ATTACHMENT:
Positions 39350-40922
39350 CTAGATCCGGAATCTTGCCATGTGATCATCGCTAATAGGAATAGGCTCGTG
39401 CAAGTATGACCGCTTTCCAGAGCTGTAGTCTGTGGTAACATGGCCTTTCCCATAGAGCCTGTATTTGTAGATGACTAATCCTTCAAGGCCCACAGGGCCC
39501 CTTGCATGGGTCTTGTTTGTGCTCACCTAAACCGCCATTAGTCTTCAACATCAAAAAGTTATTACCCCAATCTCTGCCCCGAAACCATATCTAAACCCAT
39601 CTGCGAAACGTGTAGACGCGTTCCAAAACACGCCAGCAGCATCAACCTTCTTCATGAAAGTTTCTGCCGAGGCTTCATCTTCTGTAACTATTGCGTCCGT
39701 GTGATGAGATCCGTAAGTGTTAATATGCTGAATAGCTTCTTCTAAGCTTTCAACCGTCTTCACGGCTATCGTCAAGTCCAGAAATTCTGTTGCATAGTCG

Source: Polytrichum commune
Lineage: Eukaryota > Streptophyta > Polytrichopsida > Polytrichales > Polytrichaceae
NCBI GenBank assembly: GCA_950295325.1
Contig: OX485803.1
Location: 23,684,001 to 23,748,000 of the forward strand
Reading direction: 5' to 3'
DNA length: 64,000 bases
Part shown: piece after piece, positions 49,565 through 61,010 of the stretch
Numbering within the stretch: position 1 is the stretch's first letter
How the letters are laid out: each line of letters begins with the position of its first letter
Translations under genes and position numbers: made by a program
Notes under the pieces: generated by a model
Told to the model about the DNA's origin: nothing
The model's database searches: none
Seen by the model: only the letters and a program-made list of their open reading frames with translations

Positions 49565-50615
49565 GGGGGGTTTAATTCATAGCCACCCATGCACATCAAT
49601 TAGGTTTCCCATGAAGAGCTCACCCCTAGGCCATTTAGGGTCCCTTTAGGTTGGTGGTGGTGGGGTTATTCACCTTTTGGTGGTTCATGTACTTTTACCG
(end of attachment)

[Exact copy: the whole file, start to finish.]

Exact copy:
Positions 39350-40922
39350 CTAGATCCGGAATCTTGCCATGTGATCATCGCTAATAGGAATAGGCTCGTG
39401 CAAGTATGACCGCTTTCCAGAGCTGTAGTCTGTGGTAACATGGCCTTTCCCATAGAGCCTGTATTTGTAGATGACTAATCCTTCAAGGCCCACAGGGCCC
39501 CTTGCATGGGTCTTGTTTGTGCTCACCTAAACCGCCATTAGTCTTCAACATCAAAAAGTTATTACCCCAATCTCTGCCCCGAAACCATATCTAAACCCAT
39601 CTGCGAAACGTGTAGACGCGTTCCAAAACACGCCAGCAGCATCAACCTTCTTCATGAAAGTTTCTGCCGAGGCTTCATCTTCTGTAACTATTGCGTCCGT
39701 GTGATGAGATCCGTAAGTGTTAATATGCTGAATAGCTTCTTCTAAGCTTTCAACCGTCTTCACGGCTATCGTCAAGTCCAGAAATTCTGTTGCATAGTCG

Source: Polytrichum commune
Lineage: Eukaryota > Streptophyta > Polytrichopsida > Polytrichales > Polytrichaceae
NCBI GenBank assembly: GCA_950295325.1
Contig: OX485803.1
Location: 23,684,001 to 23,748,000 of the forward strand
Reading direction: 5' to 3'
DNA length: 64,000 bases
Part shown: piece after piece, positions 49,565 through 61,010 of the stretch
Numbering within the stretch: position 1 is the stretch's first letter
How the letters are laid out: each line of letters begins with the position of its first letter
Translations under genes and position numbers: made by a program
Notes under the pieces: generated by a model
Told to the model about the DNA's origin: nothing
The model's database searches: none
Seen by the model: only the letters and a program-made list of their open reading frames with translations

Positions 49565-50615
49565 GGGGGGTTTAATTCATAGCCACCCATGCACATCAAT
49601 TAGGTTTCCCATGAAGAGCTCACCCCTAGGCCATTTAGGGTCCCTTTAGGTTGGTGGTGGTGGGGTTATTCACCTTTTGGTGGTTCATGTACTTTTACCG